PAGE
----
Consent flows
The online journey/flow that a user goes on in order to give consent to a Third Party Provider to access their account information or make payments on their behalf, via open banking. There are three types of consent flow in the UK & Europe:
Redirect
This is the most common. The end user is redirected to the bank’s own interface to complete the flow, either via App 2 App or through the bank’s website.
Decoupled
The user is sent to an app outside of the web flow to authenticate. This can be the bank's own app or a third party authentication service.
Embedded
Here the authentication flow is presented within the TPP journey.
oAuth 2.0
The industry-standard protocol for authorisation. OAuth 2.0 focuses on client developer simplicity while providing specific authorisation flows for web applications, desktop applications, mobile phones, and living room devices.
Refresh and Access tokens
Access tokens
These carry the necessary information to access a resource directly. In other words, when a client passes an access token to a server managing a resource, that server can use the information contained in the token to decide whether the client is authorised or not. Access tokens usually have an expiration date and are short-lived.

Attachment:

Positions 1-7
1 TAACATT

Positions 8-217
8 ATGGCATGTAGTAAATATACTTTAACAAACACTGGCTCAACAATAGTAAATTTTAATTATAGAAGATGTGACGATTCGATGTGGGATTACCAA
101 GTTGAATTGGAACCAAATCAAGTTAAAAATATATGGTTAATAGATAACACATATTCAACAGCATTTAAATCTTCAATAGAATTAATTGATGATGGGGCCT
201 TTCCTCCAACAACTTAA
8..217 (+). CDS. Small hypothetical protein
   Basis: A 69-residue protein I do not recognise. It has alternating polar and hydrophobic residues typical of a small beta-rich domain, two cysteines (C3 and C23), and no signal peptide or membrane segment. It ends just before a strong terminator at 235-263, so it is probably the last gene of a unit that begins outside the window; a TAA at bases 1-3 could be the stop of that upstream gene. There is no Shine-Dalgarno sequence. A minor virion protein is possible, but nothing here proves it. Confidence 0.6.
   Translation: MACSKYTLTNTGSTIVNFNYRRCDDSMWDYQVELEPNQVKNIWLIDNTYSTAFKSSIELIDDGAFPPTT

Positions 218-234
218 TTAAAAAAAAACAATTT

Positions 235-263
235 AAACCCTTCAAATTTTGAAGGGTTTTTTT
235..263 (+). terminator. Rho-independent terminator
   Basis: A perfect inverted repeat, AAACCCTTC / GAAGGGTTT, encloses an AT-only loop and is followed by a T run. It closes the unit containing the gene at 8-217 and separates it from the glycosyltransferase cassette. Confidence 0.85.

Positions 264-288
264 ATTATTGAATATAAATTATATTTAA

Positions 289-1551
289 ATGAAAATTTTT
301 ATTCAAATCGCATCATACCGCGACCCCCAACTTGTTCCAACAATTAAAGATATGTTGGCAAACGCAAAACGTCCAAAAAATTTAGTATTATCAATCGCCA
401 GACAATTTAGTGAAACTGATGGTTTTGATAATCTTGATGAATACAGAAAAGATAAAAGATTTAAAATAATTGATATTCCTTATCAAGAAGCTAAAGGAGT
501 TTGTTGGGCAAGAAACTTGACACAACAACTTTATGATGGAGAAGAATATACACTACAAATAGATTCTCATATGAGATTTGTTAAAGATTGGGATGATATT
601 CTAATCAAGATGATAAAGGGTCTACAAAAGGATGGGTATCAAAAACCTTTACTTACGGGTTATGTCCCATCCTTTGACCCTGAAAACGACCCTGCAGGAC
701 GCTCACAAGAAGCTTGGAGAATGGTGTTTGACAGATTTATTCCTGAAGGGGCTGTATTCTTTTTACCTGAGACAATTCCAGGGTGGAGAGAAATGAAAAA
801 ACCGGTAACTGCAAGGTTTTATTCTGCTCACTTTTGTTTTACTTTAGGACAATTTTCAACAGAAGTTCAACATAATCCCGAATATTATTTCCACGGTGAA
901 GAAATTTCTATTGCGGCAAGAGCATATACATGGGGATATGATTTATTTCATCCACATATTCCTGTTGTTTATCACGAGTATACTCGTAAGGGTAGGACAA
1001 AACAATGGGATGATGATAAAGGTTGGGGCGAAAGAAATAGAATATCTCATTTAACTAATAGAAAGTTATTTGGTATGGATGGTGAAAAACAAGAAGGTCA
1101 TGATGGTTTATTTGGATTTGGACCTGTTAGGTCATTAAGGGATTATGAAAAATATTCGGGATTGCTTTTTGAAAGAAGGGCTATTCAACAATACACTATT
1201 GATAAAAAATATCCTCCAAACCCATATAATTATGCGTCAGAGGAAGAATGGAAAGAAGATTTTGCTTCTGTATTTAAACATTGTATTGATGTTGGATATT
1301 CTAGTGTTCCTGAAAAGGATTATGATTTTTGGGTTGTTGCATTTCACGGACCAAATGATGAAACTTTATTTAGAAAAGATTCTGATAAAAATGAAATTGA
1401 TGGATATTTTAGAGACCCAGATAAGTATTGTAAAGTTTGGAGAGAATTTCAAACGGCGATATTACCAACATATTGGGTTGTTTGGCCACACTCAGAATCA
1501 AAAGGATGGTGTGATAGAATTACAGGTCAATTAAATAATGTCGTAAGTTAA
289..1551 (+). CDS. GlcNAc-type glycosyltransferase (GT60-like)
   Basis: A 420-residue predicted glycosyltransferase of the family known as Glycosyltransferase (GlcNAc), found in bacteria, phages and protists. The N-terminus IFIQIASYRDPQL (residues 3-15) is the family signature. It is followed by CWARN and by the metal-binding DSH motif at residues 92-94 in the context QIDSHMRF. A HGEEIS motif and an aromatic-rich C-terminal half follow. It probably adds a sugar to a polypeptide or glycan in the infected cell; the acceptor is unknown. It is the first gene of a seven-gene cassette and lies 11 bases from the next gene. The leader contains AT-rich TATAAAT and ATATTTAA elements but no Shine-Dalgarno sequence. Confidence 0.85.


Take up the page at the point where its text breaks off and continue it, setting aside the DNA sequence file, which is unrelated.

Refresh tokens
These carry the information necessary to get a new access token. In other words, whenever an access token is required to access a specific resource, a client may use a refresh token to get a new access token issued by the authentication server. Common use cases include getting new access tokens after old ones have expired, or getting access to a new resource for the first time. Refresh tokens can also expire but are rather long-lived. Refresh tokens are usually subject to strict storage requirements to ensure they are not leaked. They can also be blacklisted by the authorisation server. Basically, they are a long-lived code used to obtain a new access_token.